But as any good writer knows, making a tenuous connection for the sake of transition or a segue is silly. I will stick instead to the advertised title of my talk, "Content is Still King: Lessons from the Online Journalism Awards."

One of the goals of this conference is to "enhance the use of computer technology for teaching, learning, and research." That's a worthwhile mission, of course. As someone who has helped spearhead his journalism school's push of the current generation of computer technology, I am also always trying to keep the focus not just on the technology, but also on the content it serves. I am often considered too techie in a place where many professors and students are proud to be ink-stained wretches. This is a school that as recently as 1985 had only electric typewriters -- yes, three years after Time declared the personal computer its "Machine of the Year" -- and you know if a societal trend is on the cover of Time, then it really has gone around. (That's why I tell fellow journalists that they need to at least once, try out Napster -- after all, the CEO's face has graced the magazine, aged beyond his 19 years by the recent turmoil.)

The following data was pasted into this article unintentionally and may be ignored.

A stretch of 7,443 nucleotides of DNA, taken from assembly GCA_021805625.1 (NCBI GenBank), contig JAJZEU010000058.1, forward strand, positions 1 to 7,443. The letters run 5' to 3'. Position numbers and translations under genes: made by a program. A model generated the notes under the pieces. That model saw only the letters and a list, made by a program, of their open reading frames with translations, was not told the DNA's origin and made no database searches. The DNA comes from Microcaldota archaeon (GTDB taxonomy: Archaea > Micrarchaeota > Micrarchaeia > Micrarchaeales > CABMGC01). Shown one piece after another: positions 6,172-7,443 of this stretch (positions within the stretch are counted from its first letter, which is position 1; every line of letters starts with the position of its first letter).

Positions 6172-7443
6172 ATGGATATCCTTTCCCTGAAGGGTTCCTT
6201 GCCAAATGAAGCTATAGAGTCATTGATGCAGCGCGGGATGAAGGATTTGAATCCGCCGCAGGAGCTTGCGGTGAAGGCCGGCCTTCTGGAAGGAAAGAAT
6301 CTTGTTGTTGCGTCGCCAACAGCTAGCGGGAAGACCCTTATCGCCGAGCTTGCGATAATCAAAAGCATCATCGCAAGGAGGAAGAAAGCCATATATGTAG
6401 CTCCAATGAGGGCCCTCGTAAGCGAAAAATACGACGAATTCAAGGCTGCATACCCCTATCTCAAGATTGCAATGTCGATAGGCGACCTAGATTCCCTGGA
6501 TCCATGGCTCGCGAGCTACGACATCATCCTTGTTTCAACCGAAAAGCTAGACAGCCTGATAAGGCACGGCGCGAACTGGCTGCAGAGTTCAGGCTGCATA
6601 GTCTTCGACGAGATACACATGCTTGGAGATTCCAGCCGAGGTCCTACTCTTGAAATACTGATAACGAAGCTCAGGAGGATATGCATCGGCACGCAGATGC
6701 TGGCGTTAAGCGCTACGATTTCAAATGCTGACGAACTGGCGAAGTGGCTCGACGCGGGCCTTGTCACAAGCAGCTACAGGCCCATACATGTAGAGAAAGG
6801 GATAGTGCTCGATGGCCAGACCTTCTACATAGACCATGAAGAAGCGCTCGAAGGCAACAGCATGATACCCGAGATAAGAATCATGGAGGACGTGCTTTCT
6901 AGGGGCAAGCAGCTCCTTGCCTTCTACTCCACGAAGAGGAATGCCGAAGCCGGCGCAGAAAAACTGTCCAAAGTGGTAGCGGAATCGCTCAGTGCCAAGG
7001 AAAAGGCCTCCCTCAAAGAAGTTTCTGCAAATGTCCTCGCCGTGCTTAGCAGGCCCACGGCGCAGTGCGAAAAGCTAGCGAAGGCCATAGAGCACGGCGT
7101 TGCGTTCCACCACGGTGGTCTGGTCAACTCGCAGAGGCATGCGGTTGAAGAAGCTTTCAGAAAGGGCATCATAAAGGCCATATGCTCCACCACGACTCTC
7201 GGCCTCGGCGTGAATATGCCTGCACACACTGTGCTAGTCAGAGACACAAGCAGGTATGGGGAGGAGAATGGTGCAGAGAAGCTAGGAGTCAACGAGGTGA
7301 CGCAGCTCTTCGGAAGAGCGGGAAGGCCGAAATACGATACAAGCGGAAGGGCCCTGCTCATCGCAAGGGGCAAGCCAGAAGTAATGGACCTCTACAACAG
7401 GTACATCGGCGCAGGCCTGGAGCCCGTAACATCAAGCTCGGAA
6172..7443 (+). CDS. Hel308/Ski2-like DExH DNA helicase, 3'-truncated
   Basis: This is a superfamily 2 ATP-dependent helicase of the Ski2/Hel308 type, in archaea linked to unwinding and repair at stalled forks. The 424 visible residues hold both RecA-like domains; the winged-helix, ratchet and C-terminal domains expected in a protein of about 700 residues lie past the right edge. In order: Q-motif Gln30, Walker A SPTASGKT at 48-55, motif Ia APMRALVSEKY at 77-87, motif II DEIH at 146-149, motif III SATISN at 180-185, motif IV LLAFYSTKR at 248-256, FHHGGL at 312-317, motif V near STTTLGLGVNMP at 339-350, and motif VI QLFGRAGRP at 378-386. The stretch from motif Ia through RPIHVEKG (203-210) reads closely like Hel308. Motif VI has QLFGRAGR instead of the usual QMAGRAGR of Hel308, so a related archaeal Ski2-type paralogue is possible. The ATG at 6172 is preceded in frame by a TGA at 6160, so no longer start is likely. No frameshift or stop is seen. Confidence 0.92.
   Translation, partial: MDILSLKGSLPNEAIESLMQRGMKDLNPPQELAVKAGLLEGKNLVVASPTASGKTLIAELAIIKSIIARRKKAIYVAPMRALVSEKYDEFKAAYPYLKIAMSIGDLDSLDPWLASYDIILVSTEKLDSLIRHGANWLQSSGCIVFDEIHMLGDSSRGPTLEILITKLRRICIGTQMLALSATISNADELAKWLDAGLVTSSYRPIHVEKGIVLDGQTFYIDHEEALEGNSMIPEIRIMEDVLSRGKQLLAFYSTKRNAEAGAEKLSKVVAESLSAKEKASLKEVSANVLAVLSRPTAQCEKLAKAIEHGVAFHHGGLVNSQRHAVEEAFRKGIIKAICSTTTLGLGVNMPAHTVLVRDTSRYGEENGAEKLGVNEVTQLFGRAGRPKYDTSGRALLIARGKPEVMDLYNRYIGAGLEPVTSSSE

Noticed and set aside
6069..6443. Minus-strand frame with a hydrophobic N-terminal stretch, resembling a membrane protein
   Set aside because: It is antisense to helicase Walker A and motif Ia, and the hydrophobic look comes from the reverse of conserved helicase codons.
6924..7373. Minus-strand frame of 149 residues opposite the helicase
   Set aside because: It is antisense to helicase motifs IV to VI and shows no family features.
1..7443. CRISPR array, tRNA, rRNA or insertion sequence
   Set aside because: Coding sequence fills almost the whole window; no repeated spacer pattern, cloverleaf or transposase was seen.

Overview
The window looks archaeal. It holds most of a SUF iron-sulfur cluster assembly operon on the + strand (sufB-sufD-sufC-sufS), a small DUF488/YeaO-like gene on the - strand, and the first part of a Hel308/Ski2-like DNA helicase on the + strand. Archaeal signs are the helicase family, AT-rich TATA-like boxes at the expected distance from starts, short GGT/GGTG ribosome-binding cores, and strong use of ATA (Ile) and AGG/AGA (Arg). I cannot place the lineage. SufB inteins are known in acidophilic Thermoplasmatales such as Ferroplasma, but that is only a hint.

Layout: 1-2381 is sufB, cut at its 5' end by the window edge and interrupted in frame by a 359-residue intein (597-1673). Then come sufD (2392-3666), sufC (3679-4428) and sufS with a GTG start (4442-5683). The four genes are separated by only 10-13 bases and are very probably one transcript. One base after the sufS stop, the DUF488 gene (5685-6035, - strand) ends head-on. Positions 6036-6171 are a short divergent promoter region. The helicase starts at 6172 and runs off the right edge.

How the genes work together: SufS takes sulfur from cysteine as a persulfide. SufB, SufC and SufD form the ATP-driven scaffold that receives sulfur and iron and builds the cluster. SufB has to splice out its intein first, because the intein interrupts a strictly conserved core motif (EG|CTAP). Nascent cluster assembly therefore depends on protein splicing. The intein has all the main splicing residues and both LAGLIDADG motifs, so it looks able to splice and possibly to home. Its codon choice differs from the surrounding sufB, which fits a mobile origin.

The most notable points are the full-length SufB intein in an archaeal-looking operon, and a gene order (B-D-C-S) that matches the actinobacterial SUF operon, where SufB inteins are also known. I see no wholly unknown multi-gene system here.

But we have made great progress at the school since then. We started teaching new media in the fall of 1994 - ancient history in the Internet age. Nowadays, all students are learn Web production and computer-assisted reporting. We have truly incorporated computers into our writing.

Around the world, this is a great time to bash the Net and computers. Even as millions of Americans have gone online and had their lives affected in small and big ways, it's become fashionable to tear down the Internet and its promise.

Every day, you hear virtually the same thing: The Internet is dead. The bubble has burst, it's overrated. And the most insulting of all -- the comparisons to tulip mania.

Yes, there was a Nasdaq crash and, yes, companies went under, lots of them. But who said places like deserved to stay alive or get funding in the first place?

People are confusing the stock market crash with troubles in online journalism. They are NOT the same. That's like blaming chess players for the XFL.

I don't need to preach to the converted here -- actually you are not just the converted, you are the proselytizers.   You know the difference and know better than all those confused people.